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  • Posted June 22, 2010

    more from this reviewer

    I Also Recommend:

    Better the Second Time Around

    I read this book in high school and reread it last week. It is one of those novels that improves over time and experience of the reader. I highly recommend this for all adults who read this as teens. Go back and look at the story with the eyes of someone who has experienced love and loss. It will change the way you thought about this wonderful book.

    21 out of 25 people found this review helpful.

    Was this review helpful? Yes  No   Report this review
  • Anonymous

    Posted May 28, 2012

    Really?

    Do you guys seriously have to use this as a chatroom or a random post blog? This is for reviewing not for stupidity. Get mad at me all you want but you can do your chitchat somewhere else. Be reasonable.

    13 out of 34 people found this review helpful.

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  • Anonymous

    Posted March 3, 2012

    To Conversationalists:

    Please stop using this as a place to converse. I want a review on the book not to read ur conversations. This is not Facebook; go there if u want to chat. Please. Thank you.

    12 out of 30 people found this review helpful.

    Was this review helpful? Yes  No   Report this review
  • Anonymous

    Posted February 25, 2012

    Im12

    Does anyone think a 12 year old will like this book

    5 out of 15 people found this review helpful.

    Was this review helpful? Yes  No   Report this review
  • Anonymous

    Posted January 9, 2012

    Not an easy read

    I had to read this for my English Lit. Class. Although the story is a decent one, the book is so slow moving and filled with a lot of unnecessary details and happenings that didnt help the story progress, they were just there, like a lot of filler. It was difficult for me to get through.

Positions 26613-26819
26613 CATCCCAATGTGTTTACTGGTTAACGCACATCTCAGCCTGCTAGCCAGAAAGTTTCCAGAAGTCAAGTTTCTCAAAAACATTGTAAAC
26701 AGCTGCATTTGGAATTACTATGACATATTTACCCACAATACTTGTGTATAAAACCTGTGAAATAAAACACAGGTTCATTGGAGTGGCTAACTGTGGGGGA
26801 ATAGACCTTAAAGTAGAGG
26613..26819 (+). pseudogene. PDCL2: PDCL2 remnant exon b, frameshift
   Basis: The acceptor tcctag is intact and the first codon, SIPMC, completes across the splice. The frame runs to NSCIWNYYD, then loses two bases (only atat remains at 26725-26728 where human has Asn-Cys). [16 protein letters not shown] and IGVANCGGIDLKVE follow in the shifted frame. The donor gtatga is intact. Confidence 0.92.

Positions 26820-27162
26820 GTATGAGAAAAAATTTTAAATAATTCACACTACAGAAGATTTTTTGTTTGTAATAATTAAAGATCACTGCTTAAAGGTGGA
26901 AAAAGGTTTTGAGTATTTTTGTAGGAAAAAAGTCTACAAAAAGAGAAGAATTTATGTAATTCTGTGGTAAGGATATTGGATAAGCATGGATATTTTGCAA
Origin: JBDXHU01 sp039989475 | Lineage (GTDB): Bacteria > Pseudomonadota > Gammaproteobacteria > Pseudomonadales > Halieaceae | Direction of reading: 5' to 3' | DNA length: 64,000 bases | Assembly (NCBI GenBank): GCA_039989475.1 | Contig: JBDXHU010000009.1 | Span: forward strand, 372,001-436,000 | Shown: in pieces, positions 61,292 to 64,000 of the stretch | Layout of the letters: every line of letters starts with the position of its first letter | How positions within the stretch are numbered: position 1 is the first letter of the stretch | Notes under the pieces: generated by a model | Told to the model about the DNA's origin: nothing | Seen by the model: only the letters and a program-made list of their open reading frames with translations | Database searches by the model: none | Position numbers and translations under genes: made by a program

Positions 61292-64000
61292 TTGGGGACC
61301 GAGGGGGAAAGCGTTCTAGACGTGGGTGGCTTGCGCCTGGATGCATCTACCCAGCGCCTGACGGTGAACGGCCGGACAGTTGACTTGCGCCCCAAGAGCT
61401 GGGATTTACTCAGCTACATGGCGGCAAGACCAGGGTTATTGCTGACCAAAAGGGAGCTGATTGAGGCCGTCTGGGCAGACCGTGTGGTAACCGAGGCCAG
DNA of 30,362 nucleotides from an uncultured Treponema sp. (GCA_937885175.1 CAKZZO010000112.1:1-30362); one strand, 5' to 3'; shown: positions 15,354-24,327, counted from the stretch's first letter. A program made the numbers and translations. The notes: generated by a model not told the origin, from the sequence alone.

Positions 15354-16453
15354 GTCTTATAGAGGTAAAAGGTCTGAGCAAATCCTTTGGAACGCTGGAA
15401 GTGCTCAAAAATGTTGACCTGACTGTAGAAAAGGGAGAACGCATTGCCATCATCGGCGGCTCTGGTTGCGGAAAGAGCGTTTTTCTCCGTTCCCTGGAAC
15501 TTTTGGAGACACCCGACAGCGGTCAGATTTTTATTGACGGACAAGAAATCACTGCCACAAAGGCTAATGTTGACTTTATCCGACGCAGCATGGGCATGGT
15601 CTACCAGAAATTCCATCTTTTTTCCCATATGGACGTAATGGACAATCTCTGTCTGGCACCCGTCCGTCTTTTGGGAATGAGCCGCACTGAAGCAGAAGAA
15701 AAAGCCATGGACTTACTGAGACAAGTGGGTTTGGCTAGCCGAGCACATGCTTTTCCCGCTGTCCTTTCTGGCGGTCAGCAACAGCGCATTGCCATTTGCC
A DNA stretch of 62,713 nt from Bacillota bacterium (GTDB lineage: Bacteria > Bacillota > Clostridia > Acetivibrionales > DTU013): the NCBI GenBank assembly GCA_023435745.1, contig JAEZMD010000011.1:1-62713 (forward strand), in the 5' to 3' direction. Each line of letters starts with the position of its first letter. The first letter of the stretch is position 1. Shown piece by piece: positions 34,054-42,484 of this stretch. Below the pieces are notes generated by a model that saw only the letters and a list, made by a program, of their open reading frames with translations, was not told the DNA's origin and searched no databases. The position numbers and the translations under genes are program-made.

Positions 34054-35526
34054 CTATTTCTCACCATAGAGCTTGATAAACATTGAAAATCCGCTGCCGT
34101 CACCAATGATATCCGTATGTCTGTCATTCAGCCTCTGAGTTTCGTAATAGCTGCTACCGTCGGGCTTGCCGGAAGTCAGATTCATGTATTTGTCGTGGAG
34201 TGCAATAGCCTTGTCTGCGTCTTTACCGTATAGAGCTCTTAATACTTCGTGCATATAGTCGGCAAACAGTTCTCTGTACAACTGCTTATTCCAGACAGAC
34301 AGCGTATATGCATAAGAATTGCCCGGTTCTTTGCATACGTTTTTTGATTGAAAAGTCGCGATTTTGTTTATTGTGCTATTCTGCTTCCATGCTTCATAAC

5 out of 5 people found this review helpful.

    Was this review helpful? Yes  No   Report this review
  • Anonymous

    Posted January 3, 2012

    Boring

    It was over descriptive and drug on forever. A very long very boring story. The plot line was okay but it didn't reach expectations.

    5 out of 9 people found this review helpful.

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  • Posted March 6, 2010

    more from this reviewer

    An Intimate Glimpse into Puritan Life

    This novel is considered to be one of the greats. Being an English Literature major, I felt I needed to read it. The synopsis is as follows: Hester Prynne, a woman living in Puritan New England, has had an affair with a man whose identity she refuses to reveal. From this union, Hester is impregnated, and the story opens on Hester holding the illegitimate child in her arms while standing on a scaffold in front of her entire town. As punishment for her adulterous act, Hester is sentenced to wear a large scarlet A on her breast for the rest of her life. As the rest of the story unfolds, the reader gains an understanding of Hester's true nature, as well as the nature of her child. This novel provides a clear view of life as a Puritan woman, yet I found it to be a bit "wordy" at times, often going off on tangents about nature or philosophy. By the end of the novel, I found myself not caring about any of the characters, even the child. Since this novel is taught in many high schools, perhaps I am missing something, and will read it again at a later time.